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Nicholas Von Hoffman Lies for Alinsky

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Posted on November 15 2010 1:00 pm
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Retired radical agitator and journalist Nicholas von Hoffman is doing what he can to help rehabilitate the image of the late Saul Alinsky.

Von Hoffman portrays his former employer as some kind of a moderate, maybe even a libertarian. “Although Alinsky is described as some kind of liberal left-winger in actuality big government worried him,” writes von Hoffman in his memoir, Radical: A Portrait of Saul Alinsky.

He feared the gigantism of government, corporation and even labor union.

Von Hoffman is trying to recast Alinsky in order to make his communistic beliefs more marketable. It’s a project doomed to failure.

Note that I spell communism (and its variants) here with a lower-case “c.” That’s because there is no evidence I’m aware of that shows Alinsky joined the Communist Party USA. But just because he was too independent to submit to party discipline doesn’t change the fact he fundamentally agreed with Communists.

‘Radicals want to advance from the jungle of laissez-faire capitalism to a world worthy of the name of human civilization,’ Alinsky wrote. ‘They hope for a future where the means of economic production will be owned by all of the people instead of just a comparative handful.’ (Emphasis added.)

Alinsky’s defenders on the left somehow missed this textbook definition of socialism and instead play up his enthusiasm for “democracy,” an elastic term that means very little in extremist circles.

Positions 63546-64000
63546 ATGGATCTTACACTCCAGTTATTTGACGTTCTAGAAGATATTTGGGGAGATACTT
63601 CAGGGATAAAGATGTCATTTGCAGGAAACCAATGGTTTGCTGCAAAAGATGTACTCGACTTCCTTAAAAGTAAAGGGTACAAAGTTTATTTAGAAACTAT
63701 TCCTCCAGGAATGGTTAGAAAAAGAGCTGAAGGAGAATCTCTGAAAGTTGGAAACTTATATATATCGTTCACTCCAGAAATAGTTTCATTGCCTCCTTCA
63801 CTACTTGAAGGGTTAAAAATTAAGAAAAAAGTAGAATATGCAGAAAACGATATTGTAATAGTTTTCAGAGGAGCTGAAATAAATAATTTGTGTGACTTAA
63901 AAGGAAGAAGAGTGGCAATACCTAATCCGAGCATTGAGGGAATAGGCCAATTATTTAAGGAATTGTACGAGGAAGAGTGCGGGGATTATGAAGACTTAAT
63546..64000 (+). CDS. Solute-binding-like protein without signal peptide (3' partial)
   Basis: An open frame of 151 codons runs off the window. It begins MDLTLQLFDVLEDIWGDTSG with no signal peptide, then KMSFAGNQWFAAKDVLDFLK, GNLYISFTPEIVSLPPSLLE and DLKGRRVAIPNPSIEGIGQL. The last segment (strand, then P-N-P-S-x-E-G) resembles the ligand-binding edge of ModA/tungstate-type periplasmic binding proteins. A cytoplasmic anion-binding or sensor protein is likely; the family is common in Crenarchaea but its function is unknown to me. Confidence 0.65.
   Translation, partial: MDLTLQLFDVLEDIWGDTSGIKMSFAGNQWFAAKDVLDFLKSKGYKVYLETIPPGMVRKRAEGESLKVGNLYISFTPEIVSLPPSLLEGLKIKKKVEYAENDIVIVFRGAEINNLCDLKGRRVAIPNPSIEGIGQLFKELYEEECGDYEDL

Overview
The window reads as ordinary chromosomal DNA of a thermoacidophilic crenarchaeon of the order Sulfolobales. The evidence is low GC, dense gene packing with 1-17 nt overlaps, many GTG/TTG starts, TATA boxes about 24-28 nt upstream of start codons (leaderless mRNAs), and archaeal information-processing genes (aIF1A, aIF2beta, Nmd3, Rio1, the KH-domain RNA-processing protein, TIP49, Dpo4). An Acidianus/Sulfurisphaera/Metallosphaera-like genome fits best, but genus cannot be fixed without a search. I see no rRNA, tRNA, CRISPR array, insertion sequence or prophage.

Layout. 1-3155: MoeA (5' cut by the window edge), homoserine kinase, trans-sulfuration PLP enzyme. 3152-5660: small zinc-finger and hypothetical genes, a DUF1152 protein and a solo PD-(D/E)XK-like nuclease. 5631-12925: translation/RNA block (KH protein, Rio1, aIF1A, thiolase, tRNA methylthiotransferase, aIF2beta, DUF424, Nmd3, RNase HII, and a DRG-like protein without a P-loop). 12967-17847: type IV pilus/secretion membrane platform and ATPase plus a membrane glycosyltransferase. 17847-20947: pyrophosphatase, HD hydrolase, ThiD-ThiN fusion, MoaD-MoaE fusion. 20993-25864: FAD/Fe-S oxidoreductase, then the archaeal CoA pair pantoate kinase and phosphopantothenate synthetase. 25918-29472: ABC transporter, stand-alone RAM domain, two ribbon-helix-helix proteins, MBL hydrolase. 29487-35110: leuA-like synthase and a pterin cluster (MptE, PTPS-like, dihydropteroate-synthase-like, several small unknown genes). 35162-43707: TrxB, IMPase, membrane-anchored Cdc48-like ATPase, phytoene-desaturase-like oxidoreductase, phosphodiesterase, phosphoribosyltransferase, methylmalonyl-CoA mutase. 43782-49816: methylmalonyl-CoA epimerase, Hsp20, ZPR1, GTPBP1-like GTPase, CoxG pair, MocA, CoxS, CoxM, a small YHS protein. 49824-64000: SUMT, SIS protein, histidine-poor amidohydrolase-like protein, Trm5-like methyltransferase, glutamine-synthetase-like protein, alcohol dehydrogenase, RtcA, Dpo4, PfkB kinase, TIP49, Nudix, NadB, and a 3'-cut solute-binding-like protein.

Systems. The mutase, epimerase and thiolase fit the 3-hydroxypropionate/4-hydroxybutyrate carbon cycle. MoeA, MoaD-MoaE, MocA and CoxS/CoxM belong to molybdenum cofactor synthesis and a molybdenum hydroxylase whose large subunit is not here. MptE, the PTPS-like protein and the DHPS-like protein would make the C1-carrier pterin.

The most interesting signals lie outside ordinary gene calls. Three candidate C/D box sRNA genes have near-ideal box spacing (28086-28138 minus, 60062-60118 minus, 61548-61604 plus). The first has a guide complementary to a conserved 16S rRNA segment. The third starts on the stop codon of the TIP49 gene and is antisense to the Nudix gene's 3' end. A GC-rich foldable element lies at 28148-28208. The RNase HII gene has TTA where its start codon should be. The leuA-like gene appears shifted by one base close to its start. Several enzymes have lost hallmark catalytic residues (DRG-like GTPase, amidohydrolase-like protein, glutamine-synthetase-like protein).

(Is socialism that different from communism? It’s a never-ending debate in academic circles, one that is too involved to get into here. Suffice it to say that socialists and communists, whether they are pro-democracy or authoritarian, all want government to be master while the people assume the role of servants. They all subscribe to bad, un-American ideas, and are all, more or less, in the same ideological camp, and they tend to believe that the ends justify the means. )

Alinsky‘s right-hand man 50 years ago, von Hoffman paints an almost unrecognizable portrait of the Industrial Areas Foundation founder, depicting him as an idealistic fighter for the little guy, a champion of American democracy. This is a Sisyphean task because Alinsky’s thuggish tactics, which Americans rightly regard as outside the legitimate political process, are evidence of his small-c communism. Nonetheless, von Hoffman deems it necessary to downplay Alinsky’s ugly real-life views because they call into question the legitimacy of community organizing and today’s political leaders who emerged from that radical, un-American tradition. Today’s most famous community organizer, of course, and the reason for the recent surge in interest in Alinsky, lives at 1600 Pennsylvania Avenue.

Alinsky’s biographer also closes his eyes to his subject’s ideological infatuations. Sanford D. Horwitt claims Alinsky disavowed Marxist-style “class analysis.”

In Rules for Radicals Alinsky lays out his communistic catechism, which happens to include the precise Marxist-style class analysis Horwitt claimed Alinsky rejected. Alinsky’s trinity consists of what he calls the “Haves,” the “Have-Nots,” and the “Have-a-Little, Want Mores.” Madison Avenue couldn’t have done a better job putting an American gloss on the ruling class, the working class, and the middle class, or bourgeoisie. It’s the Communist Manifesto American-style.

(This is a modified, shorter version of a book review that ran in the October 2010 issue of the American Spectator.)

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